In terms of completing the appraisal assignment, many appraisers have been struggling with what to put in the Market Conditions section of the 1004 and which comments to include to accurately capture the market realities of the Coronavirus. Phil Spool, a State-Certified General Real Estate Appraiser in Florida who has been appraising since 1973, says he is including the following comment in all of his appraisals: Due to the current Covid-19 pandemic that is on a national level, an economic effect may affect a listing’s number of days on market and ultimately the sales price of properties that are listed for sale. As this is on a national scale, it would be too difficult to quantify the effects on sales prices of houses currently listed. Therefore, this appraisal makes the extraordinary assumption that the Covid-19 pandemic, also referred to as the Coronavirus, may have a negative effect on the value of the subject property.
Spool says that he is not making any negative adjustments yet, that that highlights the importance of the word “may” in his statement. “If the appraiser states it will have a negative effect, then you have to support that negative adjustment and one cannot support it, at least not yet. The Covid-19 virus is nationwide and most likely WILL have a negative effect but for now, it is too early to determine that. That is why appraisers should use the language I suggest for now and when it can be quantified (dollar adjustment), then modify it,” says Spool.
When it comes to answering the Market Conditions section of the URAR form, Richard Hagar, SRA and renowned appraisal educator, says that appraisers are not hired to predict the future. “Our appraisals are as of a specific date based on information from the past, so no matter what, we will always be behind the immediate reality of ‘this minute.’ However, paying attention to CURRENT market conditions becomes very important. How many listings? How many days’ supply of homes? What is the rate of absorption? Make sure that your appraisals supply current information regarding the number of days on the market and the number of sales per day in the subject’s neighborhood. Also: are values, list prices and/or sales and sales prices, starting to decline? This is no different than previous events such as 9/11, which all impacted the market for a short time after,” says Hagar.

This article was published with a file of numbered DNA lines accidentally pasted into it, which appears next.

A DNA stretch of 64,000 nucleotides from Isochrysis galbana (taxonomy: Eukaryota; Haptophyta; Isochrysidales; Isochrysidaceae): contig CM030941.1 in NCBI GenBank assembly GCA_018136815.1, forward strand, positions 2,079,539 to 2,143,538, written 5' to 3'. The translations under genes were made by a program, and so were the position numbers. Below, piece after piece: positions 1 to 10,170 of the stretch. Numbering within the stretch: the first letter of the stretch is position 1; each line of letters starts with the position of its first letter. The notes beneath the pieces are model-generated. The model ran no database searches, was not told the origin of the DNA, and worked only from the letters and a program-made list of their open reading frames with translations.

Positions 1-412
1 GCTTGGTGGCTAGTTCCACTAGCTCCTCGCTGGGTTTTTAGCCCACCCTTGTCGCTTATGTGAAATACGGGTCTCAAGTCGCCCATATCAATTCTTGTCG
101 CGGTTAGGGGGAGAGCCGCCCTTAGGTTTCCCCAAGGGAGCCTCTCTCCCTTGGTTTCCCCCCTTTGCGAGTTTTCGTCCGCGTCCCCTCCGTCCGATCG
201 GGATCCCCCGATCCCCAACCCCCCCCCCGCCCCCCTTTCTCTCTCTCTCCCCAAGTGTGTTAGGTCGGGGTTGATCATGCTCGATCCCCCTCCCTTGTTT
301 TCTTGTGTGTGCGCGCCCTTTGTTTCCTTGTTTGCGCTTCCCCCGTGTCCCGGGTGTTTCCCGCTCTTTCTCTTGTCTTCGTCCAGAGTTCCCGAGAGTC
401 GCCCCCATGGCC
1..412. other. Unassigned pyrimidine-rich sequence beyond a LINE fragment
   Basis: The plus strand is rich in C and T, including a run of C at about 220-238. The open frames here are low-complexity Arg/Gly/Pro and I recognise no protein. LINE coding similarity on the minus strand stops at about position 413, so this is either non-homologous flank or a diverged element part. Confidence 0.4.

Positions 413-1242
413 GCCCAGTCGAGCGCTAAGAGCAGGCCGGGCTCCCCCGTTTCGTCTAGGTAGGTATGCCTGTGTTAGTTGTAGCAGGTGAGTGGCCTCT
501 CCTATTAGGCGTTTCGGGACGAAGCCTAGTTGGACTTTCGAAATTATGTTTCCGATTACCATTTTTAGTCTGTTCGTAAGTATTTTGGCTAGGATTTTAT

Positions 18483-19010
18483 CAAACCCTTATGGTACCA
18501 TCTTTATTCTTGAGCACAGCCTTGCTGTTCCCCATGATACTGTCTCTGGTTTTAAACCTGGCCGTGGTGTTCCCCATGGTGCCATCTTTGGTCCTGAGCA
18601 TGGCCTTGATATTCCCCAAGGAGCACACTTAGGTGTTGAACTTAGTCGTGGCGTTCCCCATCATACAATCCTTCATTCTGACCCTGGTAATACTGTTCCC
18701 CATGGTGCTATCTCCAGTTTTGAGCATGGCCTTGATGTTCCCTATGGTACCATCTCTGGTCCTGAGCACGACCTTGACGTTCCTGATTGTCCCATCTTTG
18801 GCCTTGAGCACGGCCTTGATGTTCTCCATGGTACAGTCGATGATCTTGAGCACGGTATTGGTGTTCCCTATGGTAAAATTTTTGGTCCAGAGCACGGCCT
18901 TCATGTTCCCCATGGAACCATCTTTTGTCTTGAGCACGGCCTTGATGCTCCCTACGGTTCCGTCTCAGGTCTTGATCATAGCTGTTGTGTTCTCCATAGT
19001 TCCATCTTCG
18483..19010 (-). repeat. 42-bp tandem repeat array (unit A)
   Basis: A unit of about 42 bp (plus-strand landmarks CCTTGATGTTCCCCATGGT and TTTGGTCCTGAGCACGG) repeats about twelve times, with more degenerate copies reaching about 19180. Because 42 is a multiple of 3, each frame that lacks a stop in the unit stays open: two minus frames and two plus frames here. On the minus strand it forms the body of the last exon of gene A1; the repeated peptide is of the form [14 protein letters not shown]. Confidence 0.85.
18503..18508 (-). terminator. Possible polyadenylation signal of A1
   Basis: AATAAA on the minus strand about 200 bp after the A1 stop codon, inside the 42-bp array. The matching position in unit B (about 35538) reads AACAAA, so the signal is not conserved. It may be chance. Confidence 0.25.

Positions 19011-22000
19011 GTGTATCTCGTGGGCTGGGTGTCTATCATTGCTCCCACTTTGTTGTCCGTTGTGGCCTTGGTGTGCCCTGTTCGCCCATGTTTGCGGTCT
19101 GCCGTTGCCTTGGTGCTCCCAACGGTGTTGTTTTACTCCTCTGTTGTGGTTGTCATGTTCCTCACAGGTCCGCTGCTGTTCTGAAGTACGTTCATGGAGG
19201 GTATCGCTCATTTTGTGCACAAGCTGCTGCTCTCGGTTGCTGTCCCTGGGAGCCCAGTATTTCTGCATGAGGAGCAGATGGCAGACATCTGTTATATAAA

Rapid Industry Changes
A number of individuals at the GSEs (Fannie Mae and Freddie Mac), as well as the Department of Veteran Affairs have indicated that they are collaborating together and in concert with the Federal Finance Housing Agency (FHFA) to develop alternative guidelines for how appraisers can perform valuations in the wake of the rapid spread of the coronavirus nationwide. Earlier today, Joan Trice, founder and CEO of Clearbox, LLC and host of the Collateral Risk Network (CRN), called on the VA, FHA, USDA, Fannie Mae, and Freddie Mac to issue a unified bulletin to address the situation (AppraisalBuzz).
Trice argues against the push towards more appraisal waivers, reporting that the CRN, a prominent organization in the collateral risk space made up of lenders, investors, rating agencies, private mortgage insurers, appraisal management companies (AMCs) and more, is proposing tightening controls of waivers based on the following criteria.
• 70% LTV based upon models.
• No cash out refinances.
• No purchase transactions.
• Only rate and term modifications on seasoned loans.
Trice warns that increasing waivers now “may prove to be disastrous as the crisis right behind the Coronavirus crisis will reveal the overleveraged position of many homeowners. Expanding the waiver program also sends the exact opposite message to the appraisal community. In times of market stress, it is imperative that we rely on the local market expertise of appraisers,” says Trice.
Working RE‘s sources indicate that an announcement from FHFA, the VA, and the GSEs with updated guidelines is expected within the next few days. Stay safe out there.
This is a developing story, please check WorkingRE.com for the latest appraisal news and information.
>> Join the Discussion at OREP/Working RE’s Coronavirus (COVID-19) Discussion and Resource Page where you can share your thoughts, experiences, advice and challenges with fellow appraisers. See what Appraisers are saying here!
>> “Coronavirus State of the Appraisal Industry” Survey. How’s it going?
About the Author
Isaac Peck is the Editor of Working RE magazine and the Vice President of Marketing and Operations at OREP.org, a leading provider of E&O insurance for appraisers, inspectors and other real estate professionals in 50 states. He received his master’s degree in accounting at San Diego State University. He can be contacted at firstname.lastname@example.org or (888) 347-5273.
Richard Hagar, SRA, is an educator, author and owner of a busy appraisal office in the state of Washington. Hagar now offers his legendary adjustments course for CE credit in over 40 states through OREPEducation.org. The new 7-hour online CE course Identifying and Correcting Persistent Appraisal Failures shows appraisers how to avoid CU’s red flags, minimize callbacks, save time, and earn more! Learn how to improve the quality of your reports and build defensible reports! OREP insureds save on this approved coursework. Sign up today at www.OREPEducation.org.